6. A Tool to Build or Destroy

A hammer can be used to build a house for a homeless family, or to kill its provider and leave the family homeless. So too religion, the most powerful instrument for social change, can be used to build civilizations or destroy them. It can foster human solidarity or intensify societal fragmentation; it can encourage collective thought in service to humanity, or stifle the life of the mind through blind superstition, thereby robbing it of its capacity to help shape world affairs. The Bahá'í UN office states: “Traditionally, religion has been one of the most powerful sources of both vision and values. Every religion, particularly in its early stages, has evoked a new vision for society, articulated values consonant with that vision, and inspired both personal and institutional transformation. At the same time… religion has also been a source of division and social fragmentation.”[17]

Confused by this double potential, humanity has failed to grasp “the constructive role that religion can play in creating a peaceful and prosperous global order.” Many perceive religion only from the standpoint of its ability to divide, create conflict and stifle thought, and so they reject religion’s historical society-uniting, civilization-building role, despite the research supporting it. However, Bahá'ís believe that this is “less an indictment of organized religion than a reminder of the unique power it represents”, and that most negative uses of its power have been due to the “corruption and misuse of religious authority.”[18]

Baha'is call upon religious leaders and followers to show that they are worthy partners in the mission of building a sustainable world civilization by working conscientiously and untiringly to exorcise religious bigotry and superstition from within their midst, embracing freedom of conscience for all, and renouncing claims to exclusivity and finality, for until they do so, peace and prosperity will prove chimerical. They must raise their voices to end the hatred, exclusivity, oppression of conscience, violations of human rights, denial of equality, opposition to science, and glorification of materialism and violence, which are perpetrated in the name of religious truth. They must transform their own lives and take up the mantle of sacrifice for and service to the well-being of others, and thus contribute to the realization of the long-promised reign of peace and justice on earth.[19]

 

7. A Call to Action

Finally, Bahá'ís maintain that reorganizing the planet as one home for the entire human family cannot be achieved in a spiritual vacuum. It is inconceivable that a peaceful, prosperous and diverse global society can be attained without involving the world's great religions in its design and support. The longer we delay the meaningful involvement of religion in social change efforts, the longer will humanity suffer the ravages of injustice and disunity. We can no longer afford to ignore the immeasurable good that religions have done and continue to do, or the salubrious, far-reaching contributions that they can make to creating a peaceful, prosperous and sustainable world. We will only succeed in establishing such a world society to the extent that we tap into the power and vision of religion. The desperate needs of the human family make further delay in addressing the role of religion as a source of social change unacceptable.[20]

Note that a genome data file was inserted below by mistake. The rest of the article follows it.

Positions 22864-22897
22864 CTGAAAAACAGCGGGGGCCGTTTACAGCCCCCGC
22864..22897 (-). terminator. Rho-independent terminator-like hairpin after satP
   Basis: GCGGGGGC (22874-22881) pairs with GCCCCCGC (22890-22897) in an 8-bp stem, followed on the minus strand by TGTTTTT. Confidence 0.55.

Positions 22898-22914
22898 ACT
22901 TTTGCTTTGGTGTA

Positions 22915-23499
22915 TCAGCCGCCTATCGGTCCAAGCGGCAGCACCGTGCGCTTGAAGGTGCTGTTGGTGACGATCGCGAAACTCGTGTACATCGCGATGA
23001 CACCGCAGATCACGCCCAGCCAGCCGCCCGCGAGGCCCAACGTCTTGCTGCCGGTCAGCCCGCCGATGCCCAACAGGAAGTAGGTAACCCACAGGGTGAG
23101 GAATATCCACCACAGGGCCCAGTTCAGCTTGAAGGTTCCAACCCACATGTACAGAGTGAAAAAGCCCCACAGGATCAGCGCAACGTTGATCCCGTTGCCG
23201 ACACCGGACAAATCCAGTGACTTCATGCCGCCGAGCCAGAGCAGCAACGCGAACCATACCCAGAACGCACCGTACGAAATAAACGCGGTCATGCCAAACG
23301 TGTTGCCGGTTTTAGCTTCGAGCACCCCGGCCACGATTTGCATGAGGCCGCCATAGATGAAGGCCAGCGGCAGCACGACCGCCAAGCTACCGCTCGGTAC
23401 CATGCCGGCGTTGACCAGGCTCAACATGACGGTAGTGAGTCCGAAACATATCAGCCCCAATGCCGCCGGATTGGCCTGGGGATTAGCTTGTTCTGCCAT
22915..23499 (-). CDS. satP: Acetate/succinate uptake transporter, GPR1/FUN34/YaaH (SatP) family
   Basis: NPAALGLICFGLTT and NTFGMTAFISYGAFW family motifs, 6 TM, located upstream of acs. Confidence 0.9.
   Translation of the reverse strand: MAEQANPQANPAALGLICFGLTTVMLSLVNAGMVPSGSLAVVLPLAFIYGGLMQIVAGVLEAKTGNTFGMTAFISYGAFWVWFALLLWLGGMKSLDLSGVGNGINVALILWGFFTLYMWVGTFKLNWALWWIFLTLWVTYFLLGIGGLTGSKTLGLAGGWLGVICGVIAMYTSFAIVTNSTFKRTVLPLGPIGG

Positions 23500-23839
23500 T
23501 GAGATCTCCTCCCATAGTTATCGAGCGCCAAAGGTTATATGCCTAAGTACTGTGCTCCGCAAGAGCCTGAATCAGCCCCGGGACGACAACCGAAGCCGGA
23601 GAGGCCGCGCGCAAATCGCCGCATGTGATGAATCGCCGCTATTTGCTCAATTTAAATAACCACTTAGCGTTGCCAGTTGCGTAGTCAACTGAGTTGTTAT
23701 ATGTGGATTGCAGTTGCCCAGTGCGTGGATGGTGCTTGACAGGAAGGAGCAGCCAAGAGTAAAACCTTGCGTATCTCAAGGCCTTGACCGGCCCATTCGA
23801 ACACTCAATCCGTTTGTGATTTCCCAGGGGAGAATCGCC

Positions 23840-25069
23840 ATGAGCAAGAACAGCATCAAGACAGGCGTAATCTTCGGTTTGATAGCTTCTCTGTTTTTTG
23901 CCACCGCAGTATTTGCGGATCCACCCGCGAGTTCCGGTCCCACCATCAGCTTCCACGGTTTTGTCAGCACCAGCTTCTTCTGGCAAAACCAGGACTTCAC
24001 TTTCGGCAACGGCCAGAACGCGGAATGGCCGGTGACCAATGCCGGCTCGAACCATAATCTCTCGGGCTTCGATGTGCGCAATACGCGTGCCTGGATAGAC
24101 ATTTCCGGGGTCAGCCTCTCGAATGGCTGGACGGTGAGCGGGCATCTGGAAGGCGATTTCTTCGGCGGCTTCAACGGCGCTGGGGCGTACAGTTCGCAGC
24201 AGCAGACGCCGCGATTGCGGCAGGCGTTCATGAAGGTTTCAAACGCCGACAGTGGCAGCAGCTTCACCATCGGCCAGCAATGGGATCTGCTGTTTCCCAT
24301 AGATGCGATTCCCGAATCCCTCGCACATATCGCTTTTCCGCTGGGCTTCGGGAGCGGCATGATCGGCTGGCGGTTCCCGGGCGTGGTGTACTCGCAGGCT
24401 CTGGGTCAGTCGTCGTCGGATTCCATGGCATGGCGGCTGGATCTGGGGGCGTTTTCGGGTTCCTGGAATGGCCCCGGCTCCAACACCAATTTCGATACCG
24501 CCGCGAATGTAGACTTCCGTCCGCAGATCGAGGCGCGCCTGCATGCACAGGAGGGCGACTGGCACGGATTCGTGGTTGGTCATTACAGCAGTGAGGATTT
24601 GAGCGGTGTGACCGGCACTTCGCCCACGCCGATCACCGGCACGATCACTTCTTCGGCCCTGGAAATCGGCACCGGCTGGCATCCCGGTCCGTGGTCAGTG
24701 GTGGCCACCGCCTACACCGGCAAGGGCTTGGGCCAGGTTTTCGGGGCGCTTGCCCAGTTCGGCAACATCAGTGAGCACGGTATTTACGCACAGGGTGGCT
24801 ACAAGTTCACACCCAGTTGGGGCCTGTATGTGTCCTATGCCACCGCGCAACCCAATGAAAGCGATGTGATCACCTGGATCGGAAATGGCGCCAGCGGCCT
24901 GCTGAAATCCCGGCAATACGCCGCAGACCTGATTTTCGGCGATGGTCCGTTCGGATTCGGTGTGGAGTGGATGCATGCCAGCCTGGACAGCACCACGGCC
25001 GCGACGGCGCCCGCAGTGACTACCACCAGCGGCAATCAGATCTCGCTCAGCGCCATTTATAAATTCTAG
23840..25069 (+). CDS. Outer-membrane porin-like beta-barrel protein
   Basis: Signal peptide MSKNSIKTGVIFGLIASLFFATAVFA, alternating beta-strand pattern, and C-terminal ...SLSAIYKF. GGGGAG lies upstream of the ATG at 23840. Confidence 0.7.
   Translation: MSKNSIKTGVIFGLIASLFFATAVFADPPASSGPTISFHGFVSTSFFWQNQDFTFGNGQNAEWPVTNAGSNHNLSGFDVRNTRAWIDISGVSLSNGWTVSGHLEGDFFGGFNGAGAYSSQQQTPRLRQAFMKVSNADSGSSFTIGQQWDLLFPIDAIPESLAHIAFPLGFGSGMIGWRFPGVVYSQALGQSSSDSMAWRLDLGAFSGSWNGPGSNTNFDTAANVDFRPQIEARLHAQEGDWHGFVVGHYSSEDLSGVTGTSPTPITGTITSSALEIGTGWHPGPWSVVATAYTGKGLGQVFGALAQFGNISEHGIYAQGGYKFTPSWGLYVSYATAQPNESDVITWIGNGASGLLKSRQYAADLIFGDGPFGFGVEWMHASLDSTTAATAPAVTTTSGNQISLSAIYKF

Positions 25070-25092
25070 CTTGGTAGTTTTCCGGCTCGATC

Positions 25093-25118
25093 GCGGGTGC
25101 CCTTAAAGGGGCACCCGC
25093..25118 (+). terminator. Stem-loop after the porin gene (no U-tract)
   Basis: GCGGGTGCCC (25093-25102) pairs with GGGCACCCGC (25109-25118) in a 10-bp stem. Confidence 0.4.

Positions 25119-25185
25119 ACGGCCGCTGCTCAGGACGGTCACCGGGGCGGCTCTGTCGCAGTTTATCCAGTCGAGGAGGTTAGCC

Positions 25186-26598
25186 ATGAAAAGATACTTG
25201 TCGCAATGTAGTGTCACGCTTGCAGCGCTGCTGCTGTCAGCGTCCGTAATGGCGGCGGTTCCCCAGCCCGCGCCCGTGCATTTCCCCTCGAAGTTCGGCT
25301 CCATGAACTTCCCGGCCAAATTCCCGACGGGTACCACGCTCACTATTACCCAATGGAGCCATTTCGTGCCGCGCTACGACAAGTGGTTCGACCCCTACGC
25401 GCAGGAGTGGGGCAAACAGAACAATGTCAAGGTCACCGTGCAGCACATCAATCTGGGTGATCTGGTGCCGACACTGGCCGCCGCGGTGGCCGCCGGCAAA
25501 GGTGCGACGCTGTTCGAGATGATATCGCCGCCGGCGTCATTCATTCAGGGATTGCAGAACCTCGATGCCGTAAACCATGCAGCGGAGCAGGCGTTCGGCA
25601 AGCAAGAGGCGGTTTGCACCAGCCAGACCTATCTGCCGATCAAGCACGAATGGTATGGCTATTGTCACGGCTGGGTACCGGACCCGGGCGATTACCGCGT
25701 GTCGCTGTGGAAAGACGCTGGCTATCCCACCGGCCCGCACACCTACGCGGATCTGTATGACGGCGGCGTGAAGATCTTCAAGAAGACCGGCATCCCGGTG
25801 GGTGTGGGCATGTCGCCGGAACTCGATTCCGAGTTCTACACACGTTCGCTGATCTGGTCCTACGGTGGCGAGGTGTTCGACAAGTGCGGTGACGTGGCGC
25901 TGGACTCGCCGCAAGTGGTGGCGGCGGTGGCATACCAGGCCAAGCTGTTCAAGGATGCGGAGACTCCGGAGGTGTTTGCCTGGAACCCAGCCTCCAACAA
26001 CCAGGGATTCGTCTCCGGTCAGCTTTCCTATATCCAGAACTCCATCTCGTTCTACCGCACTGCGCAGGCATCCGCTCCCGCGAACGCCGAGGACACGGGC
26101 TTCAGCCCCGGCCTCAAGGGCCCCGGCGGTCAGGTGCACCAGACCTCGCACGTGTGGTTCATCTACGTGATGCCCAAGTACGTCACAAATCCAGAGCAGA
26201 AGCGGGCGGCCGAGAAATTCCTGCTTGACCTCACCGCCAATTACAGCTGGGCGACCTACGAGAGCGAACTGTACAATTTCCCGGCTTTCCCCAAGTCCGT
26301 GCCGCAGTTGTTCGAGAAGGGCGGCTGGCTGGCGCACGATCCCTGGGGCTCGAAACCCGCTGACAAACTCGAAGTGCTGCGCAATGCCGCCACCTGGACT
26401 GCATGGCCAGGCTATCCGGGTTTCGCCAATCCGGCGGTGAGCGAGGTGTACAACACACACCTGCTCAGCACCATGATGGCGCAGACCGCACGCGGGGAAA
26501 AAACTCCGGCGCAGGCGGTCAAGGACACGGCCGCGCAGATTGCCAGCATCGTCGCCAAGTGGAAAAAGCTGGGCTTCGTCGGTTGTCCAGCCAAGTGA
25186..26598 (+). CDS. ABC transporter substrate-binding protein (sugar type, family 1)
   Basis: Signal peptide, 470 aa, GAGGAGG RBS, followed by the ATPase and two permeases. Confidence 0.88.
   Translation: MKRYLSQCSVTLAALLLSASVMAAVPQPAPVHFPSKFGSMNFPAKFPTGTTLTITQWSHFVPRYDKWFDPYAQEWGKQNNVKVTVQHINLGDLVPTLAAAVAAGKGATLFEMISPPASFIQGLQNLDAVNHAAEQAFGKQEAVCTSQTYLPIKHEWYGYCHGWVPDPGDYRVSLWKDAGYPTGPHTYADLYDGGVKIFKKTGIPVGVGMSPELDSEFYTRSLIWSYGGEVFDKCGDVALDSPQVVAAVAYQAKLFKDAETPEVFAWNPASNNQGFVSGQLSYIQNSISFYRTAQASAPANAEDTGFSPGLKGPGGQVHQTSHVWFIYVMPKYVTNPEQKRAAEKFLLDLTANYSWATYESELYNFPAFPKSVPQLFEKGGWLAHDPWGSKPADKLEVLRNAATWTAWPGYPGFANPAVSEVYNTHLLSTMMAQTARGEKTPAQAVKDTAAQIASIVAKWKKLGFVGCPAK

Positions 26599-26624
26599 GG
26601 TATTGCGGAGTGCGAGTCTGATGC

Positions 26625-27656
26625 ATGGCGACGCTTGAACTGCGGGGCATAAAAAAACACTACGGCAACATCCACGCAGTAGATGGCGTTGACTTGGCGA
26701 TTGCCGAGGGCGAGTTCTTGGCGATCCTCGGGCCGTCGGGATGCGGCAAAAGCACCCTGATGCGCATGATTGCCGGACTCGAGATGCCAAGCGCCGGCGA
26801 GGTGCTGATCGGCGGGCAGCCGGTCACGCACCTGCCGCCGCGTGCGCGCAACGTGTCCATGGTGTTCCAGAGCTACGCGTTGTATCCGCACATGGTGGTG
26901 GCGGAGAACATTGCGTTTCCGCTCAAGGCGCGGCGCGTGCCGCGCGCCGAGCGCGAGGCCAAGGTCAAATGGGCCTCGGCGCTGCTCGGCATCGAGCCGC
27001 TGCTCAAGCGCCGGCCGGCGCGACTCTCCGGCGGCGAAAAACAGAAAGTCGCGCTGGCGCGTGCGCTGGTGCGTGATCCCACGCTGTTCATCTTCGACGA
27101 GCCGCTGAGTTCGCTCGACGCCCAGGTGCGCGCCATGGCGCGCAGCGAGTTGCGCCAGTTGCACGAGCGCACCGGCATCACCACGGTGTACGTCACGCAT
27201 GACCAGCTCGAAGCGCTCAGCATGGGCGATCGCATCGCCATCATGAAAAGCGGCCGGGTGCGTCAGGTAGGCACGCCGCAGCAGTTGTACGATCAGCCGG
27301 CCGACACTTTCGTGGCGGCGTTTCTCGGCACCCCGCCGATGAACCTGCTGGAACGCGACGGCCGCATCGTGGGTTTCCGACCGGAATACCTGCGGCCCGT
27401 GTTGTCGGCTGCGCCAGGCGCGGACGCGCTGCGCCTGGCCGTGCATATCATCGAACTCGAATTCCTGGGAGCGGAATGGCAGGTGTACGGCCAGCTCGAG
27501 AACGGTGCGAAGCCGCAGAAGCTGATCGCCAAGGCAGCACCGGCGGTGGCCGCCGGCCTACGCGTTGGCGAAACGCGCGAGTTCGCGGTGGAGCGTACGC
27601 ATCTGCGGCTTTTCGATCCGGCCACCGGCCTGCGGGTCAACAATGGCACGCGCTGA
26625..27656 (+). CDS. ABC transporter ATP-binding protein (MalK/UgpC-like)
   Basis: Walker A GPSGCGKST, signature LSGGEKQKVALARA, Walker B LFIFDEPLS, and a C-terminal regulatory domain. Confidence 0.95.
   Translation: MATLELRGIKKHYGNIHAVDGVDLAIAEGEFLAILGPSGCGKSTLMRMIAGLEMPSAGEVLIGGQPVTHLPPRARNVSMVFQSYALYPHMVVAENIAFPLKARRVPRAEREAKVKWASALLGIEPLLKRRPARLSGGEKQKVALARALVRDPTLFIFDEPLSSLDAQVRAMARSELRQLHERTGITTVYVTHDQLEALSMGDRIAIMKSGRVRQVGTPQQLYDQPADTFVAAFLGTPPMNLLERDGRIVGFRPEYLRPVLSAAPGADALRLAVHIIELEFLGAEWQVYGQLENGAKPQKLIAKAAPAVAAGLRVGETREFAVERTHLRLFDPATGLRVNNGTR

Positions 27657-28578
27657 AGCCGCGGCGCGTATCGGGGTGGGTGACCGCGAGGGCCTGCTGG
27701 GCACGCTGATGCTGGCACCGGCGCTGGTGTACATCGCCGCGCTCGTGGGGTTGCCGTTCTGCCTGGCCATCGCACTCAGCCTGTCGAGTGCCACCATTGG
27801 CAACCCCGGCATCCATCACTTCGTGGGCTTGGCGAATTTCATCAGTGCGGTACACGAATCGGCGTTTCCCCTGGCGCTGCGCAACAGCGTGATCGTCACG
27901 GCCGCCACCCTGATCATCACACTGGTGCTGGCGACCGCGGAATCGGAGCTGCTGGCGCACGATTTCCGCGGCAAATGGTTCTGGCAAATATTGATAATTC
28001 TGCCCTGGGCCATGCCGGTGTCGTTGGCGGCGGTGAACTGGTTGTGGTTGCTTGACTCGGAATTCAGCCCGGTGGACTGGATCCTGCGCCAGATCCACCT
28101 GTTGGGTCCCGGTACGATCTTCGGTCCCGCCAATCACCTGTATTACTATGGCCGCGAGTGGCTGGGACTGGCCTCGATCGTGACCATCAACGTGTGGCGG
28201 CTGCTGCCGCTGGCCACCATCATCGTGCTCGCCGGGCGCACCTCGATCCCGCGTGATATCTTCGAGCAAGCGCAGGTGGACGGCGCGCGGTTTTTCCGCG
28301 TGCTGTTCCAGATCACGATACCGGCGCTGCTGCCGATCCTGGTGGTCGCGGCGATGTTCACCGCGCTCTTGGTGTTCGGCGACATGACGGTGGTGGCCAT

References:

 

1. 'Abdu'l-Bahá, Divine Philosophy. Boston: The Tudor Press1918, p. 160. URL: http://bahai-library.org/books/div.phil/divine.philosophy.09.html.
2. The Universal House of Justice, “The Promise of World Peace,” 1985.
3. Ibid.
4. “Religion and Development at the Crossroads: Convergence or Divergence?” A statement to the World Summit on Sustainable Development by the Baha'i International Community, 26 August 2002, Johannesburg, South Africa.
5. Shoghi Effendi, The World Order of Bahá'u'lláh. Wilmette, IL: US Bahá’í Publishing Trust, 1991, p. 186-7.
6. The Universal House of Justice, “The Promise of World Peace,” 1985.
7. ‘Abdu’l-Bahá, “Bahá’í World Faith. Wilmette, IL: US Bahá’í Publishing Trust, 1976 edition, pp. 239-240.
8. Shoghi Effendi, from a letter to an individual dated February 17, 1933, cited in “Compilation of Compilations”, Vol. I, p. 84.
9. Bahá'í International Community, “The Role of Religion in Social Development,” Comments presented at the second session of the Preparatory Committee for the World Summit for Social Development, 24 August 1994, New York.
10. Arnold J. Toynbee, “A Study of History” in twelve volumes published from 1934 to 1961.
11. Op. cit.
12. For a discussion of the probable original source for this famous quote, please see: http://au.answers.yahoo.com/question/index?qid=20071122082636AA50JA9.
13. 'Abdu'l-Bahá, Promulgation of Universal Peace, Baha'i Publishing Trust, Wilmette, IL, 1982, p. 361.
14. Universal House of Justice, “Statement to the World’s Religious Leaders”, April 2002.
15. World Order of Bahá'u'lláh. p. 170.
16. “A Study of History”.
17. “The Role of Religion in Promoting the Advancement of Women,” a statement to the UN Fourth World Conference on Women, 13 September 1995, Beijing, China.
18. Universal House of Justice, “Statement to the World’s Religious Leaders”, April 2002.
19. “Religion and Development at the Crossroads: Convergence or Divergence?” A statement to the World Summit on Sustainable Development by the Baha'i International Community, 26 August 2002, Johannesburg, South Africa.
20. Baha'i International Community, 2002.

 

 

Read 32240 times Last modified on Lunes, 14 Julio 2014 14:44
Login to post comments